Actually I'm not disagreeing with take a break/keep up your hobbies/balance your work xenia but there was a certain amount of 'you are a Habs girl, you can and you will succeed at anything you put your mind to'. Possibly toughening up would be a better way to put it. Failure was never really an option and that carries on even though I left 10 years ago. Now that can be damaging, especially if you don't meet the set goals, and it's hard to break out and do what you want instead of what the school does but the resilience is an important life lesson. It doesn't make it a happy one.

fraktion Tue 13-Nov-12 23:00:59

And by being exceptional Habs girls either love it and recommend it unreservedly or hate it and say its a horrible, bitchy, hot house. I definitely didn't live it but I appreciate the experiences and cety much sporeciate the academic success. It is what it is, a very academic school with an emphasis on excellence. There is an expectation that you will do well. It can be bitch, it's single sex. It can be pressured but 99% of the time it's what you're doing to yourself. What it doesn't do so well is pastoral care and encouraging social skills. To survive you need to a) be so extraordinarily academic everyone else is in see of you, b) be very musical/arty/sporty c) be sociable and pretty and have good parties. It isn't enough to be clever because everyone is and it isn't enough to be average at what you do.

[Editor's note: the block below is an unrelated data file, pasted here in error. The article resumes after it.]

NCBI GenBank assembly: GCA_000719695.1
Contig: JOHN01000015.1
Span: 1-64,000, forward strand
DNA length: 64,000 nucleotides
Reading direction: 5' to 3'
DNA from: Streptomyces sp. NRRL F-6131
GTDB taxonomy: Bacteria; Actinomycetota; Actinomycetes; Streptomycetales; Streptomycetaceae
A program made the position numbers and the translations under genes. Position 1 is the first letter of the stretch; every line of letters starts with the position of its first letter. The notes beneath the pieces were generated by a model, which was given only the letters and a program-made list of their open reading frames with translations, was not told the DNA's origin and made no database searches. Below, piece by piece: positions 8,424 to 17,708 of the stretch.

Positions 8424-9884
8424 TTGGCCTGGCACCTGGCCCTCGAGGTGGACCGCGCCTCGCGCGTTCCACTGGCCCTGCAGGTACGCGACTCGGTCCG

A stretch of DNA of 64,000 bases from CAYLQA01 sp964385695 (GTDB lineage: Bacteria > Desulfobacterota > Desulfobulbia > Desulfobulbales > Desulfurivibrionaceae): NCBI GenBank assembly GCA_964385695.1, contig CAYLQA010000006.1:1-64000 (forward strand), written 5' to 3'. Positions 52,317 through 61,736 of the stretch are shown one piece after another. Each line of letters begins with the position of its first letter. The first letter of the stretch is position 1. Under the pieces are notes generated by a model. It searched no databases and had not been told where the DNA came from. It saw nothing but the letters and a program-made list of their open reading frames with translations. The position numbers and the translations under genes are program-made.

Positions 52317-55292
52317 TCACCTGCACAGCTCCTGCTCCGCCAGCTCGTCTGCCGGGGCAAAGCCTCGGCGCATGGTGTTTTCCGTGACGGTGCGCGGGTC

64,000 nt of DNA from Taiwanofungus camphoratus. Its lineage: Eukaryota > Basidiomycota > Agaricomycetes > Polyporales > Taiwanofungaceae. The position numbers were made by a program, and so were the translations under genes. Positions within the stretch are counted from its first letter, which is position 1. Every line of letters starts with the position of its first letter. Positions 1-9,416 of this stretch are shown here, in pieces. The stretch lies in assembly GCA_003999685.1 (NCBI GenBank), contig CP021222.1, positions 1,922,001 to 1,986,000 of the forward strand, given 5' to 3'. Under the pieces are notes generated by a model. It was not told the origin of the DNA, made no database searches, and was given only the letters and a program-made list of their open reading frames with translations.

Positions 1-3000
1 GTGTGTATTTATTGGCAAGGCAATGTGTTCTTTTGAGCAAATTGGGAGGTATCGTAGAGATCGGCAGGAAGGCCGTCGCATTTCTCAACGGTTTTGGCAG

Xenia Wed 14-Nov-12 08:48:08

I agree it is often about what you do to yourself. My daughters' friends, the few who felt pressured, that was from inside the girl. I certainly never felt mine were much pressured at all. In fact I have yet to produce a child to seems to be pressured. They seem to be doing PhDs in being laid back. (Couldn't be bothered to try to Oxbridge because it would mean some extra classes, only a few but far too much effort for them.... laughing as I type, not that of course I know if they would have got in and not that it has mattered they didn't now they have jobs etc)